In 1984, President Ronald Reagan paid tribute to the surveying and mapping professions when he proclaimed the third week in March “National Surveyors Week.” Reagan noted the role of the surveyor in the historical development of our country. In his 1984 proclamation, Reagan stated that “In the colonial days, surveyors were among the leaders in the community – statesmen, influential citizens, and shapers of cultural standards.” We believe that the same standards hold true today.
Surveying has been around for a long time (it’s one of the oldest professions on the planet), and of course, over time has seen a lot of technological advances. These days, surveyors get to use highly advanced equipment including GPS, CAD and GIS software, and drones, all of which have increased efficiency and accuracy of land surveys.
Sadly, not many people outside of associated professions actually know what land surveyors do. Turns out, we are a lot of things (map makers, boundary finders, historians, leaders, and explorers) and our land survey work is quite valued. Still, current trends show that fewer and fewer high school students are choosing to pursue a future career in land surveying. College curriculums have been decreasing and cutting back surveying education because of a lack of enrollment.
Did you know – the average age of a professional land surveyor is over 55 years. (We won’t reveal what our “number” is here at LSI, but let’s just say it’s close to the average!) Therefore, in the next 10 to 15 years, we expect to see a large number retiring, and most likely, a shortage of land surveyors will exist.
The good news is, land surveyors are aware of this decline and are taking action. The suite of new technologies are bringing exciting new opportunities for young surveyors, and adoption of them can expand our services and bring fresh faces into the field to explore these new emerging technologies.
The goal of National Surveyors Week is to educate the public about the land surveying career through contact, media, and public service. If you are a practicing land surveyor, you should be doing everything you can to support land survey education in your area. Use social media to reach the younger generation, and inspire them by showing what you do, the places you get to visit, and the technology you work with.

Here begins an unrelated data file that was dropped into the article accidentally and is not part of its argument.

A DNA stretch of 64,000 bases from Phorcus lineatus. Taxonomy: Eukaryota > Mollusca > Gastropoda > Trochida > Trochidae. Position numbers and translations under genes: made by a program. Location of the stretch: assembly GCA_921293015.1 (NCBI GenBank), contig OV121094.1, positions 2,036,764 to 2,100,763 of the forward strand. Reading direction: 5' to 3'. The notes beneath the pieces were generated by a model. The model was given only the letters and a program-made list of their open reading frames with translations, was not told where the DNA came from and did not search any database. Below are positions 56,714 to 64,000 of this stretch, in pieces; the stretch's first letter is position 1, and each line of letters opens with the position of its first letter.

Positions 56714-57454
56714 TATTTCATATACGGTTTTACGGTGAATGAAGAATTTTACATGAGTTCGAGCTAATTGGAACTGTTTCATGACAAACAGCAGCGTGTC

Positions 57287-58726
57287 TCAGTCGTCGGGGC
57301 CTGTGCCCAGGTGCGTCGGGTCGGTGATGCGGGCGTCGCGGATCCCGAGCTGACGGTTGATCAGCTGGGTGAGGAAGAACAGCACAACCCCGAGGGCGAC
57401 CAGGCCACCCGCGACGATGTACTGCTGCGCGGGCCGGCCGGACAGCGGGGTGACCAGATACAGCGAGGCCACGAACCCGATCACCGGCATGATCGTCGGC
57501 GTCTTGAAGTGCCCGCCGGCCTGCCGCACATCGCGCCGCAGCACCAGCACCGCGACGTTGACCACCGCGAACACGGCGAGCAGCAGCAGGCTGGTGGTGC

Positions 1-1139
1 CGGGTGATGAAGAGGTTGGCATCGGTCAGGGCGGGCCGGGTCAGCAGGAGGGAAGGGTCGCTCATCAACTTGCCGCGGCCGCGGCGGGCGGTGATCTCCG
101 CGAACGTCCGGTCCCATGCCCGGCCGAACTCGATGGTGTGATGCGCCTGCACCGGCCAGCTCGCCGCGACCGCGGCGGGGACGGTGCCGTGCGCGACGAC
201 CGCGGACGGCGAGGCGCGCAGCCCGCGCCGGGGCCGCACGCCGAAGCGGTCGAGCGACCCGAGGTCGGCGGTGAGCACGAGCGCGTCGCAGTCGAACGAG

What are we, at LSI doing to promote our profession? Cevin currently serves on the Gillette College Engineering Department Advisory Board, where he works to advocate for awareness of surveying and engineering trades through education. Cevin also serves on the Wyoming Board of Professional Engineers and Professional Land Surveyors, which encourages professionals to work with schools to introduce engineering and surveying professions to kids in classrooms. Here, Cevin and Jessica share their excitement about land surveying and present an online webmap to 5th graders at Stocktrail Elementary.
This week – March 15-21, 2020 – we invite you to congratulate and thank a Professional Land Surveyor, especially those in our office – Cevin Imus, Ray Scott, and Troy Fields, who continue to represent and promote this honored profession.
Jessica Maycock, GIS Technician. As a GIS technician with Land Surveying Incorporated since 2017, Jessica is responsible for preparing a variety of map deliverables and managing office-wide data through ArcGIS and AutoCAD software. She processes raw survey data and loads it into client-designed geodatabases to meet company data standards. Jessica holds a Master’s Degree in Biology (2006) and has 12 years of previous experience as a wildlife biologist and office manager providing biological consulting services to energy clients in Wyoming.